Rabbi Alsheikh answers his questions in a somewhat lengthy and intricate fashion. We will attempt to address his questions using a twenty-first century approach. First, though, we must go back in time by one thousand years. What is “holiness”? What does the Torah mean when it begins the portion with the exhortation to “Be holy”? This question is a source of disagreement between the medieval commentators. Perhaps the most famous interpretation is proposed by the Ramban, who lived in Spain and in Israel in the thirteenth century. The Ramban explains that the Torah expects a Jew not only to live within well-defined boundaries but it wants him to behave in a certain manner from within those boundaries. For instance, the Torah forbids eating cheeseburgers but it permits eating pulled brisket sliders from Char Bar. This does not mean that a person should spend his entire day gorging himself on brisket sliders, no matter how tasty they might be. The Ramban refers to this kind of behaviour as “Naval bir’shut haTorah”, or “[Being] repulsive from within the boundaries of the Torah”. The Ramban is making a critical point here: Holiness is not attained via some recipe in a cookbook. Holiness is attained not necessarily by a set of actions that a person performs, but, rather, by how he lives his daily routine. Rabbi Shlomo Riskin, the former Rabbi of the Lincoln Square Synagogue in Manhattan and of the town of Efrat in Israel, calls the Ramban’s holiness a “meta-halachic concept”. Rabbi Riskin writes, “Holiness refers to a G-d-like personality, a person who strives to dedicate himself/herself to lofty goals of compassionate and moral conduct. Self-restraint and proper balance between extremes are necessary prerequisites for a worthy human-divine relationship”.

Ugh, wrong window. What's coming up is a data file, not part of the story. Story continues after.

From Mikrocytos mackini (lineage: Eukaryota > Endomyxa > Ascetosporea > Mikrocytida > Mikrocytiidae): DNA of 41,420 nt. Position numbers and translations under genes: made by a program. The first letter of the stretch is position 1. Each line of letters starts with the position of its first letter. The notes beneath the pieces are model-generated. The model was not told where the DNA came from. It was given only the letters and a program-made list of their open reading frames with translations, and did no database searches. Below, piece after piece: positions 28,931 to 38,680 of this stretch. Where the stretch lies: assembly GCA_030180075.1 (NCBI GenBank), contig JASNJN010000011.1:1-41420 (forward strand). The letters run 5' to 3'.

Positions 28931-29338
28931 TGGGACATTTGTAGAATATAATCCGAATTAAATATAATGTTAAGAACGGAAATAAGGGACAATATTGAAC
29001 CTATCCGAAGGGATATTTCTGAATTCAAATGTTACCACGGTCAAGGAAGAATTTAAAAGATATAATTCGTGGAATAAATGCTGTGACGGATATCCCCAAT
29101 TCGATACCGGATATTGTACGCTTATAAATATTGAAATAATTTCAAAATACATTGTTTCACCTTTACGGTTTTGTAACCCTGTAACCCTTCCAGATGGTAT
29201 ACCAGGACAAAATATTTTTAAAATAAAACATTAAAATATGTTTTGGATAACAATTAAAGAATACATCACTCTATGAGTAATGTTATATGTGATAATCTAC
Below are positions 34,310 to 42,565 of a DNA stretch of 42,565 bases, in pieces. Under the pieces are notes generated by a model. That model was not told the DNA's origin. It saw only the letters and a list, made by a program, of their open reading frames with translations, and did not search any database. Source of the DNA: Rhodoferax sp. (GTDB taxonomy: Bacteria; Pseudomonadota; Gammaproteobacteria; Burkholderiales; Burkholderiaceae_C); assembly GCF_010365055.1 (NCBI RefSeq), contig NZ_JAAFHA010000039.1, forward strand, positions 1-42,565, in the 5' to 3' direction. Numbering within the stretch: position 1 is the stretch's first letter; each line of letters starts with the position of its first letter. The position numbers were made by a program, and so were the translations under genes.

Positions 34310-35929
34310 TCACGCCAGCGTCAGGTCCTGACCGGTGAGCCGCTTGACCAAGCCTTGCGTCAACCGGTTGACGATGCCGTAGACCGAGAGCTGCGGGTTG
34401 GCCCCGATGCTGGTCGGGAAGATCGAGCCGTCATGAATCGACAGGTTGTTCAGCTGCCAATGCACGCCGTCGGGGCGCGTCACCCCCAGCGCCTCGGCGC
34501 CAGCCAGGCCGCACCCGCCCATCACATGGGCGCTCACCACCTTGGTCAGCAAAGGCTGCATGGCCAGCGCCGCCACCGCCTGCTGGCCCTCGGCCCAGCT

With this medieval background in hand, we now return to the twenty-first century. A recent Gallup survey revealed a shocking transformation of the religious nature of the American public. From 1935 until the end of the twentieth century, the percentage of Americans who held membership to a church, synagogue, or mosque was more or less constant at around 70%. Since the year 2000, however, this number has plummeted to 47%. In other words, in only one generation, church membership dropped by nearly a third. At the same time, rather unsurprisingly, more and more Americans, when asked about their religion on surveys, are checking the box labelled “None”, rising from two percent in 1935 to twenty percent in 2021. What is surprising is that despite only about twenty percent of Americans attending a house of worship on a weekly basis, almost forty percent consider themselves to be “very religious”. What is happening here?